Giving Voice to Emily Dickinson’s Quiet Passion

Many Tuesdays before the film screening I sit outside the theater with Dana Baker, the Frank Banko Alehouse Cinema Coordinator, and greet patrons as he tears their tickets.  This past Tuesday, we were awaiting the start of A Quiet Passion, a Terence Davies film about the life of Emily Dickinson. As we stood by the door, a woman in her fifties asked Dana whether he liked the movie.  Before he could offer a complete answer, she added, “Or is this more of a woman’s movie?”

The question was innocuous enough, but the assumptions underlying it always make me cringe. The woman who asked it wanted to know whether we might dislike the film (if we did) because it’s not really for men.  In fairness, there are films that we might be socialized to enjoy based on our upbringing and the way we identify ourselves by gender, race, class, etc.  The problem with the phrase “woman’s movie,” however, is the way it has historically been (and continues to be) an alibi for men to dismiss out of hand films that are about women.  Similarly, the more common classical Hollywood term, “woman’s film,” and its descendant, “chick flick,” denigrates stories of women and the real women who watch them.

Undermining films about women isn’t just a matter of individual viewers making plans on a Friday night.  It impacts the film industry’s decisions about what stories get told, how they get marketed, and who gets to tell those stories.  If women are reduced to a specialized niche, it perpetuates the idea that women are “Other,” outside of the norm.  Beyond the film industry, such thinking affects interactions between men and women at work and in relationships.  It even affects public policy concerning women’s lives.

With its limited release and meager box office returns, A Quiet Passion won’t have the cultural impact of the more profitable Wonder Woman or The Hunger Games on the question of whether women’s stories are worth telling.  As a reflection on the life of Emily Dickinson, however, the film does speak to the frustrations of contemporary women marginalized by male-centered culture and politics.  For instance, even when the protagonist sees her first poem accepted by a local newspaper, it is with the publisher’s backhanded praise.  We hear the narration of his acceptance letter, in which he insists that the “genuine classics of literature” are written by men, not women.  In the film’s portrayal of her later years, Dickinson hears her brother read aloud an editorial, written by one of her publishers, mocking the work of women like her.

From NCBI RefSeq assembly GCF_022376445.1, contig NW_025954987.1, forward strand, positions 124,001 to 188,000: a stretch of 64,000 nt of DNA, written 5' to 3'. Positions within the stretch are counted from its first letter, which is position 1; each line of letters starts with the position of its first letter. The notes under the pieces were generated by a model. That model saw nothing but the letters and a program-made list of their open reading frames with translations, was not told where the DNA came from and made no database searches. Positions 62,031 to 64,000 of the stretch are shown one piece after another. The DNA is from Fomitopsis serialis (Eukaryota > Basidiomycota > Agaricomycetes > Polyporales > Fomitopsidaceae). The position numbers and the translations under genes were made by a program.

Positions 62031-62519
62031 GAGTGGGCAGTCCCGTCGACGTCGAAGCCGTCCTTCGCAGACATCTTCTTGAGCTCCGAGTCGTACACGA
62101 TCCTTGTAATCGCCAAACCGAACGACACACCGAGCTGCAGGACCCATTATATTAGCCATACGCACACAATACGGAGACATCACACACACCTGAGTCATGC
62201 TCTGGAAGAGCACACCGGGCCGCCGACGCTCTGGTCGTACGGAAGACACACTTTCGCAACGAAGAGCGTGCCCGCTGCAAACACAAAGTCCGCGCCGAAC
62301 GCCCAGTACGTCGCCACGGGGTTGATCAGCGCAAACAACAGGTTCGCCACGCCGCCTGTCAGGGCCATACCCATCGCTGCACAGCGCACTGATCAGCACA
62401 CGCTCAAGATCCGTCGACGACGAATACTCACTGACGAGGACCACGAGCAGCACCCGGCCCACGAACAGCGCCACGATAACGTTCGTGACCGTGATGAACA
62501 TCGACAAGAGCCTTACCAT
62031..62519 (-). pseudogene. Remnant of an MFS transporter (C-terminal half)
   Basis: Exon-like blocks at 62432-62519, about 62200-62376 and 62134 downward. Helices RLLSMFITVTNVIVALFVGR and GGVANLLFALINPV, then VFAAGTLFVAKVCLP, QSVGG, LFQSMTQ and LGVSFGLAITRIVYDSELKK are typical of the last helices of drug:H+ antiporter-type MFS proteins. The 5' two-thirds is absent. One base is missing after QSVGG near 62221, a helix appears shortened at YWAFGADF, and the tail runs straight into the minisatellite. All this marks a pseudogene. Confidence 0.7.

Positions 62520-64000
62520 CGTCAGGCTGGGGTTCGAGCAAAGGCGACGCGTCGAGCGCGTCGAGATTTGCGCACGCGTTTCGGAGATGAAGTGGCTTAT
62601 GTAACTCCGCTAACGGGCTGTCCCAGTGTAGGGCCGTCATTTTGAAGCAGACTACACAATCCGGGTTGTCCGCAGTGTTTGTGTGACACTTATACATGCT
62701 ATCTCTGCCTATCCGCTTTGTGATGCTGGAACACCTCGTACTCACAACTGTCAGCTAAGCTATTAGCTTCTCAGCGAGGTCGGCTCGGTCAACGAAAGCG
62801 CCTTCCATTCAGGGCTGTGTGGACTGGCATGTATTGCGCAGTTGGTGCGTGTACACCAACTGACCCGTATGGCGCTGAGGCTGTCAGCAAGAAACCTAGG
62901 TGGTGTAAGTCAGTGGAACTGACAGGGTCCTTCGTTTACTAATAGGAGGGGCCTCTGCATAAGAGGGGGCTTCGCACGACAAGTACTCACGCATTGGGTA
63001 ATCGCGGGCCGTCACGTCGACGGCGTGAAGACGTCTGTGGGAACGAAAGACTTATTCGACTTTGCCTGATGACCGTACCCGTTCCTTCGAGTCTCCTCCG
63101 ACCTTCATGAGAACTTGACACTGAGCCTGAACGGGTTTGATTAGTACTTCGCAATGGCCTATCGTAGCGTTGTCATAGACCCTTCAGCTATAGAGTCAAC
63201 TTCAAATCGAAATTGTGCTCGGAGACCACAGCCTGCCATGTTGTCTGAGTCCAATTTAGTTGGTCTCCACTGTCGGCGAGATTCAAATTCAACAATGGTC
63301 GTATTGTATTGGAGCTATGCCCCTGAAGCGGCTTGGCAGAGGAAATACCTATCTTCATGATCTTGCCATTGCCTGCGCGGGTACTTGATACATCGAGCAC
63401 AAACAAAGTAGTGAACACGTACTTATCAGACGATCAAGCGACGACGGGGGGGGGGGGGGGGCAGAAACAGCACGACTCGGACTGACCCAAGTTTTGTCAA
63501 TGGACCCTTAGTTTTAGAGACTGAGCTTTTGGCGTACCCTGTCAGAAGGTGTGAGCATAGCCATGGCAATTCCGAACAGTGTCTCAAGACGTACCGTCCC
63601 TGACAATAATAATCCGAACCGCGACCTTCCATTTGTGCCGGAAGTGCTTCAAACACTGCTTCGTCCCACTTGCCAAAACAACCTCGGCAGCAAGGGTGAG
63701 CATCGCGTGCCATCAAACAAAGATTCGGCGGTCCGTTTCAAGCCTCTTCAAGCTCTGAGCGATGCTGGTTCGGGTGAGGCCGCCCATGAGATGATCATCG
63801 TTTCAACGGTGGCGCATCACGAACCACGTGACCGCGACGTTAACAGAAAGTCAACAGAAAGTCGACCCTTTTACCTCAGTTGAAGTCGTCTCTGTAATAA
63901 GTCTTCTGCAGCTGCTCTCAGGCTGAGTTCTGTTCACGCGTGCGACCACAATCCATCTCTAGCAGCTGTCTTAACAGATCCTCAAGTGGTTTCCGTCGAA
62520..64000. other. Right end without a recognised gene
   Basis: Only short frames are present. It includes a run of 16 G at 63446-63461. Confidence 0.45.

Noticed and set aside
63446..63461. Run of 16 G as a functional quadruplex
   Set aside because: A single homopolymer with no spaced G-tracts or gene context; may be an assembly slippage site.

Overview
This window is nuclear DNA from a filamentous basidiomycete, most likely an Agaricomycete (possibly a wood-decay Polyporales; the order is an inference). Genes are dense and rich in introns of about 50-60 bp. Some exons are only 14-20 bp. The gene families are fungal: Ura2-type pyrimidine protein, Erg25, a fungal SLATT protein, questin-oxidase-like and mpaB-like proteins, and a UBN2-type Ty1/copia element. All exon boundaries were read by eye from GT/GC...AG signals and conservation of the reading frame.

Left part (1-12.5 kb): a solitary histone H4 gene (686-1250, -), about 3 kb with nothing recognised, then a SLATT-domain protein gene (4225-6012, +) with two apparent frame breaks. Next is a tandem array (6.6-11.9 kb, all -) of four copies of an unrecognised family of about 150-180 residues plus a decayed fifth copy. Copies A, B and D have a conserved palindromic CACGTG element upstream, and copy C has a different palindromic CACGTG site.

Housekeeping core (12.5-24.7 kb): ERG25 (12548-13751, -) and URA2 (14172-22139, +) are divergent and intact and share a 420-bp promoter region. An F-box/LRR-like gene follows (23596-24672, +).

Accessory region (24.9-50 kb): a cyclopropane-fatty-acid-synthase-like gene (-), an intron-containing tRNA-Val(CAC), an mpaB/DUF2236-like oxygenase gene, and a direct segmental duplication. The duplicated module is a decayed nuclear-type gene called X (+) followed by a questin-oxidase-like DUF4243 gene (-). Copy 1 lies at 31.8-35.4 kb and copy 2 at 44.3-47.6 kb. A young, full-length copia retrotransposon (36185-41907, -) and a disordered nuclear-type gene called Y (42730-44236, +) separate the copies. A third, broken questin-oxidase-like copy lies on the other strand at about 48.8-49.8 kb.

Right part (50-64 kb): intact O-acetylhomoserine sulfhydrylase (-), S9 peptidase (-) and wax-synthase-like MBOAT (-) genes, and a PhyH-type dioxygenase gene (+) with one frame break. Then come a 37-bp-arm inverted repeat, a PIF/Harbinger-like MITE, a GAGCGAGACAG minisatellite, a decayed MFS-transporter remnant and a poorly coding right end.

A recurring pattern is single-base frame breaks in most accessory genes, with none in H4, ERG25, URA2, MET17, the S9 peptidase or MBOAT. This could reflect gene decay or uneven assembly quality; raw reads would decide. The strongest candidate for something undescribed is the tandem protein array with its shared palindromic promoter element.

As forthright as the film is about sexism in 19th-century America, the film does not define Dickinson strictly in terms of her victimization.  Cynthia Nixon offers a gloriously complex portrayal of this reclusive legend.  Her Emily is achingly tender, wickedly funny, righteously angry, desperately yearning for approval and, at times, fearful for her soul.  She delights over her baby nephew as she recites “I am nobody” to him.  She engages her friend Miss Buffam in witty, satirical banter worthy of Jane Austen or Oscar Wilde.  She covets the affection of a minister married to a humorless wife in vain, and later condemns her brother for his affair with a married woman.  Her heart breaks as she loses her best friend to marriage and sees her parents pass away.  In short, she is allowed the intricacy of character that male authors and artists are more typically granted in biopics. 

After the talkback, a woman in the audience walked up to me.  She told me that she had just turned 73 and that the movie and our conversation made her think her college days in the 1960s.  She remembered how frustrating it was not to be listened to and respected the way her male peers were.  But rather than using that memory to suggest that such problems have been forever solved, stories like hers and that of Emily Dickinson remind us to be vigilant and assertive when the voices of women are undermined, ridiculed, or ignored.

I didn’t have a pithy, stereotype-crushing answer for the woman who asked me whether A Quiet Passion was “a woman’s movie.”  I just told her that I liked it and that I found the story and performances moving.  As good as the movie is, however, it’s not going to work by itself to persuade the most skeptical or unsympathetic viewers that women’s stories deserve our attention.  It falls to us, the women and men who watch this film and hear her narrated poetry; we must speak loudly and passionately in support of women-centered films.

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